Ringing in the New Year in Las Vegas enabled me to check out some of the much-touted new eateries there, as well as revisit some old ones. Things have changed dramatically since a few years ago when I was the off-site Dining Editor for Las Vegas Life magazine. Most of the hoity-toity celebrity chef restaurants were just beginning to open then -- places like Jean-Louis Palladin's Napa, Emeril Lagasse's namesake fish house, Wolfgang Puck's Lupo, and Charlie Trotter's now-defunct restaurant.
The night we arrived, before taking in Viva ELVIS! at the new Aria Resort and Casino, we dropped into one of our perennial favorites: Bouchon at The Venetian, kicking off with a bottle of Champagne and a plate of charcuterie. I've yet to have anything but exceptional meals at Bouchon, despite the unexceptional (especially for The Strip) prices. However, ours was ever so slightly marred by an overzealous server, who kept trying to upsell us -- on cocktails, salads, appetizers, desserts, coffee, after-dinner drinks -- you name it. Perhaps thinking we were cheap, he also never once touched our bottle of wine to pour it. Thankfully, the evening was saved, service-wise, by Paul Peterson, Bouchon's sommelier, and original former-owner with his wife Encina of SLC's Cafe Madrid. Paul, as always, helped make our night memorable, although a perfect pot of steamed mussels and frites helped, too, Ditto the wife's Coquilles St. Jacques. Bouchon remains one of my favorite restaurants - an especially reasonably-priced one on the Vegas Strip.
The self-named Julian Serrano restaurant at Aria combines the atmosphere of an airport food court with the prices of a 3-Star Michelin restaurant in Paris. This may be one of Esquire's Best New Restaurants but I'll be damned if I'll pay $35 for a "tapa" of Spanish Pata Negra ham, even if it is the world's finest piggy. Seafood paella here goes for $50 and takes 35 minutes to prepare. I don't think so. At these prices, I'll stick with Serrano's terrific Picasso restaurant at The Bellagio.
We'd heard that Sage at Aria was a good place to drop in for a causal, not-too-expensive meal. Well, not for someone in my income bracket. A starter of yellowtail crudo is $19, Belgian ale-briased short ribs are $41 and Liberty Farms duck confit is $48. Nope, let's move on.
More in line with our budget was a lunch at Roberto's Taco Shop. There are countless Roberto's location in Las Vegas, an indication, perhaps, of their good value. For under $18 the missus and I enjoyed a delicioso lunch of pork carnitas with gargantuan fresh-made tortillas, frijoles and rice, chips and fresh salsa, and yummy fish tacos, plus drinks. Roberto's operates in Nevada and California. Hopefully, they'll throw Utah a bone soon.
Charlie Palmer was one of the first big-name chefs to venture into Las Vegas, and it's probably testament to the quality of his food that Charlie Palmer Steak at the Four Seasons Hotel continues to thrive. In a place like Las Vegas, where cutting-edge cuisine is the order of the day, a steakhouse might not seem too adventurous. Indeed, it's not. But for a solid, no-nonsense meal in a restaurant that doesn't feel like the hustle and bustle of The Strip, this is a great choice. Allow the talented sommelier (and ex-Park City native) Eric Davison to help select wines by the bottle or glass, then dive into tasty starters such as truffled risotto cakes, petit crab cakes or the killer Kobe beef sliders. Then, launch into MEAT. Well, OK... there's lobster, butter fish, sea bass, King salmon and such on the menu, too. But, the reason you come to Charlie Palmer Steak is for STEAK: The 16-oz New York Strip with caramelized garlic jus was one of the best pieces of meat I've ever got my incisors into. And, it's good to know there are still some joints with class left in Vegas.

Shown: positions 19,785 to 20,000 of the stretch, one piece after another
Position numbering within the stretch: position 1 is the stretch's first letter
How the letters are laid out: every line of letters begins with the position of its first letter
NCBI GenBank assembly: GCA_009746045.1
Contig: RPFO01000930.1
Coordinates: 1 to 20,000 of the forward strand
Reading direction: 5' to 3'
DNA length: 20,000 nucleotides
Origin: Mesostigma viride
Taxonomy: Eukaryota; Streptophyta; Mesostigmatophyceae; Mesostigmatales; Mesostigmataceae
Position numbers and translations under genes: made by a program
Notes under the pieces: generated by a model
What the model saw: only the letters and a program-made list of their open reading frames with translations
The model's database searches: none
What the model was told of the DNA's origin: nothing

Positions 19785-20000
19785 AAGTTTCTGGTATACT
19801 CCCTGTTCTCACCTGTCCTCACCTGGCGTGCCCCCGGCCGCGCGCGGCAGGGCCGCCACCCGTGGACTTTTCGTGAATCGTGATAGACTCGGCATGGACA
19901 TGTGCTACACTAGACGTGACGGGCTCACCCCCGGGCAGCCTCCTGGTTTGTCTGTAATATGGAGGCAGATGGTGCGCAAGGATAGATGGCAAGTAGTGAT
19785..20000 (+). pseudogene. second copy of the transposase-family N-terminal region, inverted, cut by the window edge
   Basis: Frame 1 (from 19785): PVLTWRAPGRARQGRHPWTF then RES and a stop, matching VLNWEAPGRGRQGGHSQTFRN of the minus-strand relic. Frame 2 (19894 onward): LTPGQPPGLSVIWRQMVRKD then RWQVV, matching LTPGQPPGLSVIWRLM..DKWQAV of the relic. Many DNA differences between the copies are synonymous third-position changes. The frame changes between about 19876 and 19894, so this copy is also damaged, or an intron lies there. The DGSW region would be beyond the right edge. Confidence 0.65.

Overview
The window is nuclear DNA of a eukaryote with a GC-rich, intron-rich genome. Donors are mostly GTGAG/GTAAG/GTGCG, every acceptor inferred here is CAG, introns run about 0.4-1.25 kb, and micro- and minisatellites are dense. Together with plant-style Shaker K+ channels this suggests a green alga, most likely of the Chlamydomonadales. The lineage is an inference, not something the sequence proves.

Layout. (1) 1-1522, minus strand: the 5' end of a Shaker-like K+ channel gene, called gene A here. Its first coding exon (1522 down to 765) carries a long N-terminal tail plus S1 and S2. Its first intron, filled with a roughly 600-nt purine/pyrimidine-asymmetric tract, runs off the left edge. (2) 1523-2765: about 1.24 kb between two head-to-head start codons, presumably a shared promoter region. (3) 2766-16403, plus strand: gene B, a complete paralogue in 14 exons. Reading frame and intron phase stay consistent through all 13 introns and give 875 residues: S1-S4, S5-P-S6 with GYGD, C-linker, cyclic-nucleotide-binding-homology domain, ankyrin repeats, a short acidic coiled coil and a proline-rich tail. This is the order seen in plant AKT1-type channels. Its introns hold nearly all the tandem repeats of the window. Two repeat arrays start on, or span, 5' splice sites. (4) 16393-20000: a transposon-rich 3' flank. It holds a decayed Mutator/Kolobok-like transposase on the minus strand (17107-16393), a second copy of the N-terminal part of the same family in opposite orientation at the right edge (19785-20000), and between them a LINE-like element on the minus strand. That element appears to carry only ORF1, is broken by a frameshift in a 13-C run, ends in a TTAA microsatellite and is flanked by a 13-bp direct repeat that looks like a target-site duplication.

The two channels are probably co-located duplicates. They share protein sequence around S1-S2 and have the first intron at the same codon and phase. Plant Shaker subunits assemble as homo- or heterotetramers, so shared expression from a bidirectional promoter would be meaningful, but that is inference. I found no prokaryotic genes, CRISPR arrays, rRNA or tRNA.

There was more food, more wine, more bills... But, hands-down the best Vegas experience of this trip was at Vintner Grill, about 15 minutes off The Strip in Summerlin. Executive Chef Matthew Silverman's Mediterranean-spiked menu is heavenly, and the wine options here are endless. The flavors of Spain, France and Italy abound and, again, the wine list spans the globe. The setting is very contemporary, but comfy, with ballpark-size leather wrap-around sofas lining the walls and lounge area, and pillows -- lots of pillows everywhere. Lobster cannelloni with trumpet mushrooms and mascarpone mousse, anyone? I couldn't have enjoyed my fresh-made black pepper tagliatelli pasta with lamb Bolognese and truffled ricotta any more than I did. The wife's Steelhead salmon tagine with saffron broth, grilled leeks, red potatoes, baby fennel and roasted tomatoes was also delightful, and a cheesey after-dinner plate from the cheese board hit just the right notes. Service, courtesy a fellow name Joshua, was an A-plus. The next time you're in Vegas, I suggest a small detour off The Strip to Vintner Grill.